You allege that Ms Tillotson invited the officer to handcuff her so that she would have opportunity to complain about his battery against her person.

                  Nope. I surmised that Ms. Tillotson invited the officer to arrest her so she could dispel, in a court of law, his incorrect notion that an attorney interceding between their client and the police is obstruction. I really have no idea if that was her intention or not, I'm just basing it upon her tone and attitude at the time.



                  If she thought the officer was on the verge of a mistake, then perhaps she had no positive duty to stop him by vocalizing the unspeakable. But she did have a duty to refrain from requesting the officer commit error.

                  I really haven't clue as to what you are getting at there. My point was that once the detective decided to arrest her, any further objections were pointless and would be better served when brought up in front of a judge.

                  reply to this | link to this | view in chronology ]

                • identicon
                  Anonymous Coward, 30 Jan 2015 @ 12:41pm

                  Re: Re: Re: Re: Re: Re: Re: Consent

                  Ah. The law can get around Russell's Paradox with the Axiom of Bullshit.

                  reply to this | link to this | view in chronology ]

                • icon
                  John Fenderson (profile), 30 Jan 2015 @ 1:00pm

                  Re: Re: Re: Re: Re: Re: Re: Consent

                  "You allege that Ms Tillotson invited the officer to handcuff her so that she would have opportunity to complain about his battery against her person"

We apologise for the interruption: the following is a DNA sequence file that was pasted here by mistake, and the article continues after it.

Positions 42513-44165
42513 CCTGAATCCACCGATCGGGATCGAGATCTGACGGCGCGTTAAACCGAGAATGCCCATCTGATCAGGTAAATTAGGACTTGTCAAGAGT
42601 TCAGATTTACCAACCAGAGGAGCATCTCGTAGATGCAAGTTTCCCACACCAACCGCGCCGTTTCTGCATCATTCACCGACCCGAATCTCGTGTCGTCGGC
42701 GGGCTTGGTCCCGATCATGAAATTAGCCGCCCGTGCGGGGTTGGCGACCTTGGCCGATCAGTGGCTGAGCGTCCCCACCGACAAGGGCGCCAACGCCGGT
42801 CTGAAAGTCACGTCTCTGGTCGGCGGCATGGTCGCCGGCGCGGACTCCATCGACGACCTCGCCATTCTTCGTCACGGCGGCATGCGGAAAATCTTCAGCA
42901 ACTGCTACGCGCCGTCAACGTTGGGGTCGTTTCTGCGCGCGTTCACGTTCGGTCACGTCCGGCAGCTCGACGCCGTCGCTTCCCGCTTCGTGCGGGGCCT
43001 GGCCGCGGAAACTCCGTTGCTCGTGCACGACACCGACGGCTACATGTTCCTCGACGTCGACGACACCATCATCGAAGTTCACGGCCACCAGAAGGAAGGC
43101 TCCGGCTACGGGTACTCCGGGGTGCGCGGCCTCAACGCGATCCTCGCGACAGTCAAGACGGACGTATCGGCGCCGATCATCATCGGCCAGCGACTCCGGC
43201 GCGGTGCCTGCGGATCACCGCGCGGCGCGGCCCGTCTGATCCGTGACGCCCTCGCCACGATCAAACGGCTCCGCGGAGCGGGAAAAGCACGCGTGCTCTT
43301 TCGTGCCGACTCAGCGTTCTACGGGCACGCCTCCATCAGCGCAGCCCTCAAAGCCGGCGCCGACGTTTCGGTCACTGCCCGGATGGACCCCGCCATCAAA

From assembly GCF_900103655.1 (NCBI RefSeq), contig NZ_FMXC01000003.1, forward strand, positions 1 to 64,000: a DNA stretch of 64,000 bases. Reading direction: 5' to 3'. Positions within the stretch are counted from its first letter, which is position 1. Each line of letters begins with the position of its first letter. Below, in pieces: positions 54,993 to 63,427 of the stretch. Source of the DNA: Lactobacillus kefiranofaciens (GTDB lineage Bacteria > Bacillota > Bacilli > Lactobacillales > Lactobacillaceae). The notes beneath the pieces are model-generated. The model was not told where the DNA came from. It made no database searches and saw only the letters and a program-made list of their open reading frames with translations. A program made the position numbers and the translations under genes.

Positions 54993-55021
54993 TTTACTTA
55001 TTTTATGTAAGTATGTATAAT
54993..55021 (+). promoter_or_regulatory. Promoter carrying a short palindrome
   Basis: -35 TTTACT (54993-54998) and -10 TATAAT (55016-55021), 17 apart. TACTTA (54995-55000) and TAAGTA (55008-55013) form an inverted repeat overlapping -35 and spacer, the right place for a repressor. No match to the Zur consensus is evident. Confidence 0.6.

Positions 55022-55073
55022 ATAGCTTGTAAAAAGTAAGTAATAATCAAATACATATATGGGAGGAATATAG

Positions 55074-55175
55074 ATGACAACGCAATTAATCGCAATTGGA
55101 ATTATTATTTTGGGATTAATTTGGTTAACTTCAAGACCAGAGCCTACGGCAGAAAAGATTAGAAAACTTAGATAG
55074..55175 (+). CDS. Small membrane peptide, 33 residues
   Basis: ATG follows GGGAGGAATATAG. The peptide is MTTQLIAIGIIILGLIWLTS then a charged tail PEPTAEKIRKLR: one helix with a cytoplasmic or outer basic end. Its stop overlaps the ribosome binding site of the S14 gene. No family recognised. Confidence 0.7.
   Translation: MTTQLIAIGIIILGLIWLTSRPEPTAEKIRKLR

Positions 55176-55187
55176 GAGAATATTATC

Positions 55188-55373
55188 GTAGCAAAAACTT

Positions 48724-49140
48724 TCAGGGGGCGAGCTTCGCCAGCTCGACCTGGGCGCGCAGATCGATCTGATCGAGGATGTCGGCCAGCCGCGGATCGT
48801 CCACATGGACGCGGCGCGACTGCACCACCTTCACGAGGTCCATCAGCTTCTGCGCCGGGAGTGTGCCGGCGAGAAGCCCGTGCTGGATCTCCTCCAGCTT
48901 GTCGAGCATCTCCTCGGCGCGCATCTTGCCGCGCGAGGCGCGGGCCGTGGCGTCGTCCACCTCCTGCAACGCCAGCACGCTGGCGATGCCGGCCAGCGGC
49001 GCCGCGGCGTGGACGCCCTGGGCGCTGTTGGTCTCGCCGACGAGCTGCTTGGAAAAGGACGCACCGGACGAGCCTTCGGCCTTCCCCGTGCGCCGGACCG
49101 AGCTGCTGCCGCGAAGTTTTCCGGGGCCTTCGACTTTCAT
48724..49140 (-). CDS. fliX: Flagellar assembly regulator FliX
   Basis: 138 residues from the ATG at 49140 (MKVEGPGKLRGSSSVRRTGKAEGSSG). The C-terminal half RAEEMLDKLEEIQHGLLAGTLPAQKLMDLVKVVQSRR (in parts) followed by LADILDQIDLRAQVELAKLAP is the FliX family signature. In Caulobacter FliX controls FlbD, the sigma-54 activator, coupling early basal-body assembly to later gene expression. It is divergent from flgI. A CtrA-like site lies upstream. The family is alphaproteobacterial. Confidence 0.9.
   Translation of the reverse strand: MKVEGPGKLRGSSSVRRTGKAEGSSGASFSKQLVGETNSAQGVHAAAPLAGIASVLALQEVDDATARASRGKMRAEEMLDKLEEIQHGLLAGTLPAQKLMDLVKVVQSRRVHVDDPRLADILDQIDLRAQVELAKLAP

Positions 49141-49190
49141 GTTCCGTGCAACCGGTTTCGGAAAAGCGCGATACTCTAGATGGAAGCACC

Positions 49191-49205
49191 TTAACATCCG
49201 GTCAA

Which is exactly what cops are always telling people they should be doing: don't argue with the cop, argue with the judge. So now you're saying that doing what the cops want is some sort of admission that the cops behavior is OK?

                  Talk about "damned if you do, damned if you don't".

                  "But she did have a duty to refrain from requesting the officer commit error."

                  Oh? Please tell us what law requires this.

                  reply to this | link to this | view in chronology ]

            • icon
              John Fenderson (profile), 30 Jan 2015 @ 12:57pm

              Re: Re: Re: Re: Re: Consent

              That is in no way affirming that there is probable cause for arrest. That is simply telling the officer "if you're gonna arrest me, then arrest me already."

              reply to this | link to this | view in chronology ]

  • identicon
    Anonymous Coward, 29 Jan 2015 @ 2:09pm

    Makes me wonder, if police are upset when we know where they are and say it's stalking, why is it ok for them to stalk citizens? Oh, they call them unattended criminals? That makes sense then.

    reply to this | link to this | view in chronology ]

  • icon
    connermac725 (profile), 29 Jan 2015 @ 2:12pm

    Police state

    rights? cops need to held accountable for this kind of bad behavior fined time off NO pay and possible arrests of their own

    reply to this | link to this | view in chronology ]

    • icon
      Uriel-238 (profile), 30 Jan 2015 @ 11:12am

      Feudal state.

      It's good to be king.

      Or, in this case, a knight among peasants.

      You get to bully, even murder, whoever you want and no-one can do a thing. Only the alleged notions of honor and pragmatism keep you from discharging your strength at whim.

      reply to this | link to this | view in chronology ]

  • identicon
    Crazy Canuck, 29 Jan 2015 @ 2:13pm

    So the same officer, Brian Stansbury, was also involved in another incident where a black off duty police officer and racial profiling and abuse.

    http://www.sfgate.com/crime/article/SF-cop-sues-claims-traffic-stop-racial-profiling-4979100.p hp

    reply to this | link to this | view in chronology ]

  • identicon
    Anonymous Coward, 29 Jan 2015 @ 2:26pm

    The chief of police was interviewed by Ronn Owens on KGO this morning. He didn't sound particularly happy but this was more in line with being embarrassed at his officers being caught rather than admitting that they were in the wrong.

    Here are a couple of things that may clarify. The pictures were being taken in relation to a different crime. The interest was because the police had a report that the perpetrators were dressed in clothes like that.